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Patents Roundup: Microsoft Patents Deactivation, Lisbon Treaty in Midst of Scandal, Eolas Shows Why Software Patents Are Bad

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Summary: Roundup of news, as indicated above

Customer-hostile patents are a recurring theme that we find at Apple and Microsoft. Here is Microsoft's latest monopoly on limitation mechanisms.

Microsoft patent looks to put a time limit on software licenses



[...]

That raises the possibility of Microsoft charging by the hour, day or month. That's already a component of many software-as-as-service business models. But the Microsoft patent -- dubbed "Time-Based Licenses" -- provides more detail on where things may be headed when it comes to the future of software purchasing.


USPTOThis is the type of behaviour that Free software is trying to prevent. But meanwhile, in Europe, Microsoft not only advances anti-Free software laws in the form of software patents; recently we saw Microsoft lobbying in Ireland for the Lisbon treaty [1, 2].

Oh well, there's a timely little gem in the news, which puts at great doubt the integrity of the authorities over there. From EurActiv:

Irish government on brink of collapse



[...]

The Irish government led by Brian Cowen, which last week succeeded in ratifying the EU's Lisbon Treaty in a second referendum, could collapse in the coming days following an expenses scandal which has rocked the beleaguered ruling coalition.

Just days after receiving warm congratulations from European leaders for ratifying the Lisbon Treaty, Taoiseach Brian Cowen could find himself facing a general election should his coalition partners, the Irish Greens, this weekend decide to abandon Cowen's Fianna Fáil.


"[B]ecause of an expenses scandal," claims Glyn Moody. Sounds like a good atmosphere for gentle bribes, too. Microsoft's relationship with the Irish government is a subject that we covered here before [1, 2].

Glyn Moody also wrote about the latest Eolas development, namely a patent case which initially targeted just Microsoft [1, 2]. From 2003, Moody extracts grounds for invalidation and proceeds to claiming that the case further justifies abolishment of software patents.

Thanks, Eolas, For Making the Flaws So Patent



[...]

There are two huge problems with the patent system – especially the US patent system. The first is patent trolls – those who patent ideas without any intention of turning them into products, but purely with an eye to extracting money from companies that do make stuff. The second concerns companies that might well intend to create a product, but which are granted patents for ideas inappropriately – because they are not new or are blindingly obvious.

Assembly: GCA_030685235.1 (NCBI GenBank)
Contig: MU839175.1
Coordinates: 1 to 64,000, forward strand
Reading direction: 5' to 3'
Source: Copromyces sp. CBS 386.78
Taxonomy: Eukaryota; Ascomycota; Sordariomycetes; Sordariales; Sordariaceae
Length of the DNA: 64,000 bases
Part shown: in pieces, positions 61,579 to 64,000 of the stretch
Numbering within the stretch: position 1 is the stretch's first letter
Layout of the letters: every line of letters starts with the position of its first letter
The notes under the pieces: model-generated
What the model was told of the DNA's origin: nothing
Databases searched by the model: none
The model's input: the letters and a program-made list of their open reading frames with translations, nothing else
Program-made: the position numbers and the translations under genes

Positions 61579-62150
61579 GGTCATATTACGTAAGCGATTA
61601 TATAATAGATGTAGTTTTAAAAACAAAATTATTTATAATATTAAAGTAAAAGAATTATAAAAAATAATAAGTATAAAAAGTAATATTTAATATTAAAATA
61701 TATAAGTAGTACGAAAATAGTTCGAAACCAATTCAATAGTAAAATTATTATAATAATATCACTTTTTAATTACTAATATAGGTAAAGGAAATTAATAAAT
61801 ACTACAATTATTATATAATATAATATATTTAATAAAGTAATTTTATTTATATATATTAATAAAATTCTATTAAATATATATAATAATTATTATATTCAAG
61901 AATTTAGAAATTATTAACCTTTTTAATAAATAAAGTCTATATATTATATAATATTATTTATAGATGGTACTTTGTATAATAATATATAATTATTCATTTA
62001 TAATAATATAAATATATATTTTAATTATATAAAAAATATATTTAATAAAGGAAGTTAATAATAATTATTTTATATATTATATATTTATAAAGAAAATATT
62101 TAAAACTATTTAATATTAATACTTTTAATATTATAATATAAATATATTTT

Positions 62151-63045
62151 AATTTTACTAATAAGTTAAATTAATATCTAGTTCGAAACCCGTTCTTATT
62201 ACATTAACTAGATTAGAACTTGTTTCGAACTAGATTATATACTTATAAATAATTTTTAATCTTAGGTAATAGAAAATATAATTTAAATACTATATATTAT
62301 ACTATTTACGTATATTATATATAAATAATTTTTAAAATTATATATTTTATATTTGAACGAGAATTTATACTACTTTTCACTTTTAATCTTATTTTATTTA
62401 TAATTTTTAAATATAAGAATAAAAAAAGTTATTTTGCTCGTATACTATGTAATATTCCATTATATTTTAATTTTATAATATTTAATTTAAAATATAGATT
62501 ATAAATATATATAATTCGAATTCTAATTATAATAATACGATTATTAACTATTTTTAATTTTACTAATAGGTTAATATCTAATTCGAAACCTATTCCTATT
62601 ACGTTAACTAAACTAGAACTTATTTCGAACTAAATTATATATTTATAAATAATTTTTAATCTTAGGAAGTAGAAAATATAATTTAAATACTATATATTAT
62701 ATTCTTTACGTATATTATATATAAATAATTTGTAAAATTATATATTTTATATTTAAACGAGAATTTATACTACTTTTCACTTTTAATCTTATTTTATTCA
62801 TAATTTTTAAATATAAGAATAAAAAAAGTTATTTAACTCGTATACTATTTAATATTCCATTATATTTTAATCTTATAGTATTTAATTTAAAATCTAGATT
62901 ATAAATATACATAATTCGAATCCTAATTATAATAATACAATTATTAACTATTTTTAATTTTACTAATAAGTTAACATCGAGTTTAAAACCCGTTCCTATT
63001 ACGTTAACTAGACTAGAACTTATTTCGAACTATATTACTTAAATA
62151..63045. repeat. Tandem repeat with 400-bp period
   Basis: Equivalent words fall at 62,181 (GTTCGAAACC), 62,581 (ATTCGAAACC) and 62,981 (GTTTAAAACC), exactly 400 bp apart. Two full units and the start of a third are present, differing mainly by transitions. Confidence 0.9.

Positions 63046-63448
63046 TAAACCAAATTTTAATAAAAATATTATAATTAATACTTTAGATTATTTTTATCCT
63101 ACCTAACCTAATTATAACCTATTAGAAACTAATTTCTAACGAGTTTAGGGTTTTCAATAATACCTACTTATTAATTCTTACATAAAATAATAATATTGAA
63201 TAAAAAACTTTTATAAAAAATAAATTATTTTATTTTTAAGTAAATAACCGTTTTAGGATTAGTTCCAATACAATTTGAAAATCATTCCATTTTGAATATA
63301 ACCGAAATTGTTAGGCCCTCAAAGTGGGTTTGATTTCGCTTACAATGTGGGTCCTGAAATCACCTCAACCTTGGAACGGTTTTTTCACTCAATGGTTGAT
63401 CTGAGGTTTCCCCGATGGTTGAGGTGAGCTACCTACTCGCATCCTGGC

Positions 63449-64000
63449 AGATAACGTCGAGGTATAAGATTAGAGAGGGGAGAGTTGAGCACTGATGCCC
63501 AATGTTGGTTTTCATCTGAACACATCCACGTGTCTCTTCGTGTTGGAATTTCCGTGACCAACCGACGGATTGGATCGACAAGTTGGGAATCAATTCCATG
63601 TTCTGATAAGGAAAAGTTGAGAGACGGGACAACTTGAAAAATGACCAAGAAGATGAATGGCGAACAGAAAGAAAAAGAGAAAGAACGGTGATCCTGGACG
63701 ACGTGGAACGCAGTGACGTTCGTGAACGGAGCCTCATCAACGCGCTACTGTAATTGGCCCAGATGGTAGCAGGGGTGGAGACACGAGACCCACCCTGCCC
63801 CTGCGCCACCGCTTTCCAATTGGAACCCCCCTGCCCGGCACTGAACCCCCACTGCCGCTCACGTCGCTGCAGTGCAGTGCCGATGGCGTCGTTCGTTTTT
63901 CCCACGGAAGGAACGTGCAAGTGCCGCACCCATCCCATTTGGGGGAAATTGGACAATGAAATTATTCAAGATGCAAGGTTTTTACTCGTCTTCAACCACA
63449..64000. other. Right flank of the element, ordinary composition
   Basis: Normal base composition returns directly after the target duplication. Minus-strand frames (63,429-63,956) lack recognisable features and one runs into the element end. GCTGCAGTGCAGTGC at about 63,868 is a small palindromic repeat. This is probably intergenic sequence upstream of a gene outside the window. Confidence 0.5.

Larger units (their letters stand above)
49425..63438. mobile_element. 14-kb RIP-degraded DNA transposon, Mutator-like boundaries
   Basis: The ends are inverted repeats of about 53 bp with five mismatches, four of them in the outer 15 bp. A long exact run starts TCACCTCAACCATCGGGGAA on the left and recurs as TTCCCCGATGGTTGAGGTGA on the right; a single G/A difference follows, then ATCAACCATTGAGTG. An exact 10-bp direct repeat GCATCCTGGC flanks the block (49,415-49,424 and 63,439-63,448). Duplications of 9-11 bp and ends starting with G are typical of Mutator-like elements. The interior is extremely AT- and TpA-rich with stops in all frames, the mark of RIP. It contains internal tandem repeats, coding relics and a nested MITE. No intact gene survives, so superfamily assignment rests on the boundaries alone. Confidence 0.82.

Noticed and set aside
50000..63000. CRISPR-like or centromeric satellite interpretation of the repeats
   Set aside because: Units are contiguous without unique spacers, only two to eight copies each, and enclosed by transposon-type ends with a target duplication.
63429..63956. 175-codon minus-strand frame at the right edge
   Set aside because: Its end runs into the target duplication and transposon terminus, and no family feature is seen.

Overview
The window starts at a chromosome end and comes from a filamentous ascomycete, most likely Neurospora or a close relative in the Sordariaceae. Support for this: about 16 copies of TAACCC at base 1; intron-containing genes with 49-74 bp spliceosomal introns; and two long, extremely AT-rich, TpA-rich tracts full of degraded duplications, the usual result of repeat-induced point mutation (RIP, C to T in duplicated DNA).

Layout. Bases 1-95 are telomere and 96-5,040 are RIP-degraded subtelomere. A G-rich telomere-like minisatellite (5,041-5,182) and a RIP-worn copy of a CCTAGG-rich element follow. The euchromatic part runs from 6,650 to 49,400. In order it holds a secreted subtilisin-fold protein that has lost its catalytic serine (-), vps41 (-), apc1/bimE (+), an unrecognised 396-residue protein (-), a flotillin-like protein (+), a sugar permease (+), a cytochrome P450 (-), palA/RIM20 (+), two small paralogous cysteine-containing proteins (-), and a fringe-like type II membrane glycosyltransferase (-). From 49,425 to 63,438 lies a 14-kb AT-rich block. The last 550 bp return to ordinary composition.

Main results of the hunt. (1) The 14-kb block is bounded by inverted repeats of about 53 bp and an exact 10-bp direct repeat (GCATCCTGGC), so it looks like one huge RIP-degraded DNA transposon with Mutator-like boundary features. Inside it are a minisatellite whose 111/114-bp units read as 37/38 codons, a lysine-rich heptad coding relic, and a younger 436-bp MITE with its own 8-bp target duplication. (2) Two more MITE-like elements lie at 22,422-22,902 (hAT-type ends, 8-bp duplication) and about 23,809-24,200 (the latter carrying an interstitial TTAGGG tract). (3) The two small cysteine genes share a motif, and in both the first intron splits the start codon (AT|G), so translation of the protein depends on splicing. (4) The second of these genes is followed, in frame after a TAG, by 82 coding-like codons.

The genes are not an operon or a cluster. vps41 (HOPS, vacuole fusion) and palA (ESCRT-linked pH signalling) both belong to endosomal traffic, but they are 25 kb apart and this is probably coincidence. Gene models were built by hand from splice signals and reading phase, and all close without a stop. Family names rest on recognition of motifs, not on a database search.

This ought to add weight to the already-growing opposition to software patents in the United States [1, 2]. Simon Phipps from Sun Microsystems writes:

Another "friend of the court" filing in the US Supreme Court in the reconsideration of the case law that makes software patents viable in the US. In this filing, the Free Software Foundation argues that "The Country Needs and Relies on FOSS". Let's hope the good sense in these filing together with a very recent "visual aid" of the harm software patents can do sways the court to uphold the rejection of the finding in re Bilski.


Here is TechDirt's take on the Eolas case and here is a rant from SJVN:

Opinion: Eolas might just sue every last, lousy company in creation



[...]

Eolas, like other patent trolls, has taken an obvious idea, somehow managed to con the U.S. PTO (Patent and Trademark Office) into giving it a patent, and is now suing Adobe Systems, Google, Yahoo, Apple, eBay and Amazon.com. Oh, and it's also suing Blockbuster, Frito-Lay, Office Depot, Sun, Playboy. (Playboy!?) and 10 other companies.


This hopefully shows how silly the patent system has become. with genome monopolies and monopolies on human life [1, 2] (see some crazy patent comedy), it is disappointing to see Nobel prizes being awarded to the culprits. Even Skype was recently under threat of survival due to software patents. They can breathe out in relief now.

Skype is claiming a victory in one of the many IP suits that are plaguing the P2P phone company at the moment.

Robert Miller, Skype's general counsel, said in a blog post the other day that the US Court of Appeals for the Federal Circuit had ruled in favour of Skype and sort-of-ex-parent eBay, over a brace of patents asserted by Peer Communications Group.


If this is "innovation", then it is not a positive thing.

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